On 27 January, the Divisional Court in R (McKenzie) v Director of the Serious Fraud Office [2016] EWHC 102 (Admin) confirmed the lawfulness of the SFO’s procedures for dealing with material potentially subject to legal professional privilege (“LPP”) embedded in electronic devices which have been seized using statutory powers or produced in response to a notice.

The claimant, Mr Colin McKenzie, was arrested in 2015 on suspicion of conspiracy to commit a Bribery Act offence. Various electronic devices were seized in connection with the investigation including Mr McKenzie’s iPhone. The SFO were later informed by the claimant’s solicitors that the phone might contain material subject to LPP. In order to filter out and isolate this material, the SFO requested—in accordance with the procedures set out in its Operational Handbook—that the claimant’s solicitors agree with the SFO a list of targeted search terms, which would be applied by the SFO’s in-house technical specialists. The responsive material would then be extracted, and sent to external independent counsel for privilege review. The claimant’s solicitors challenged the lawfulness of this procedure on the grounds that the SFO’s in-house team would not be sufficiently independent to carry out the initial application of search terms, leaving the SFO open to the risk of inadvertently viewing legally privileged material. 

The judgment of the Divisional Court does not dismiss the importance of preserving LPP in the context of an SFO investigation. However, requiring independent counsel to be engaged at an even earlier stage to agree search terms would impose “too onerous a legal obligation” on any investigating authority. In relation to the specific procedures adopted by the SFO in its Operational Handbook, Burnett LJ confirmed that he was “satisfied that the system in place does not give rise to a real risk that LPP material might be read by investigators before the independent lawyer has done his job.”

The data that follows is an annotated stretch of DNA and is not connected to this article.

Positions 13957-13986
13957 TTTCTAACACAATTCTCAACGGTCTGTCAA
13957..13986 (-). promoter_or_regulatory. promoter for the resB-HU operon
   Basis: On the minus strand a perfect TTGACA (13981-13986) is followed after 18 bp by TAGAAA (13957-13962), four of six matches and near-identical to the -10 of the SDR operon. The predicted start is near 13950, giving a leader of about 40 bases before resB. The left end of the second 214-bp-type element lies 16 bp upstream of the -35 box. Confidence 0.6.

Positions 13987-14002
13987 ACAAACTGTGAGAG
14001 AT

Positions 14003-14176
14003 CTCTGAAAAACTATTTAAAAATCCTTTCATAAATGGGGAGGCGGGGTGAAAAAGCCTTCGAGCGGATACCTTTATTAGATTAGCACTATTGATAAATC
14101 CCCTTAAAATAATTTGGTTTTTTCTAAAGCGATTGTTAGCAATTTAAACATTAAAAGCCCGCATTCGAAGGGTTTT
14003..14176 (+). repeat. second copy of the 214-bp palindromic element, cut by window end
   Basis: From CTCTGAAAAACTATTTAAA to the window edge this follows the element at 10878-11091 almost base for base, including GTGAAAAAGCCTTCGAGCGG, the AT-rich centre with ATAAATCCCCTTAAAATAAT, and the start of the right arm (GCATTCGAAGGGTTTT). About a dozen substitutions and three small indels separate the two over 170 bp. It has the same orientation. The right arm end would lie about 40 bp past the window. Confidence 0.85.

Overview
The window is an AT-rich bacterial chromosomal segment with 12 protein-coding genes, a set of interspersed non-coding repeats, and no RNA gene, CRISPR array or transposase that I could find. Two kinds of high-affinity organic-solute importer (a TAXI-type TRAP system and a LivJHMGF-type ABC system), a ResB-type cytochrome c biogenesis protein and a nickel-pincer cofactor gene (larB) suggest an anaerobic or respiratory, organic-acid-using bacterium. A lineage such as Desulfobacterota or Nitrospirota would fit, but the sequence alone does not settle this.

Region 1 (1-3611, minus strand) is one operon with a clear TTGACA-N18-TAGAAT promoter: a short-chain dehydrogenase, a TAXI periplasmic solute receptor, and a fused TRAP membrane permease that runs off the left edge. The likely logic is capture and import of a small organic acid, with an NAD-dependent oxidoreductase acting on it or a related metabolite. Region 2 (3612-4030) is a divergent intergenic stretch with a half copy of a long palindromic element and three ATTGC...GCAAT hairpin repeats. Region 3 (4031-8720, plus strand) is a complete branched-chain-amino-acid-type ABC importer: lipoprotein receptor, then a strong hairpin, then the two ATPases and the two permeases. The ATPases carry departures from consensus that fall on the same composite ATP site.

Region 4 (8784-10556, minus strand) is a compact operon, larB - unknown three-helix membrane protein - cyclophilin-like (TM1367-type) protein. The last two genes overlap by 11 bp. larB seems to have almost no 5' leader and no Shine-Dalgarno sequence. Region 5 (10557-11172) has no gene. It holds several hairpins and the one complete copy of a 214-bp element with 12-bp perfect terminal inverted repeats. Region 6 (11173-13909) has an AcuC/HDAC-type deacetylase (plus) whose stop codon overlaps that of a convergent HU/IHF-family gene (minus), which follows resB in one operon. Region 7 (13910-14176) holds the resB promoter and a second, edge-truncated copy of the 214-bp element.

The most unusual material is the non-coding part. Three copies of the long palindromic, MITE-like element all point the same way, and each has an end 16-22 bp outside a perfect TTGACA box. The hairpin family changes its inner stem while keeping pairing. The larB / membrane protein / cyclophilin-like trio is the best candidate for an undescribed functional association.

This positive affirmation arrived at a convenient time for the SFO, who were still smarting from their loss in the trial of the six brokers accused of conspiring with Tom Hayes to manipulate Libor. It is therefore unsurprising that the SFO has made much of this “landmark” victory. However, rather than being a great triumph for the SFO, the verdict is perhaps more a reflection of the lack of a viable alternative to the status quo: a ruling against the SFO in this instance would have required a procedural overhaul involving impractical, costly and inefficient outsourcing at the initial stages of an investigation. The procedure currently in use by the SFO is, in the opinion of most practitioners, already fit for purpose.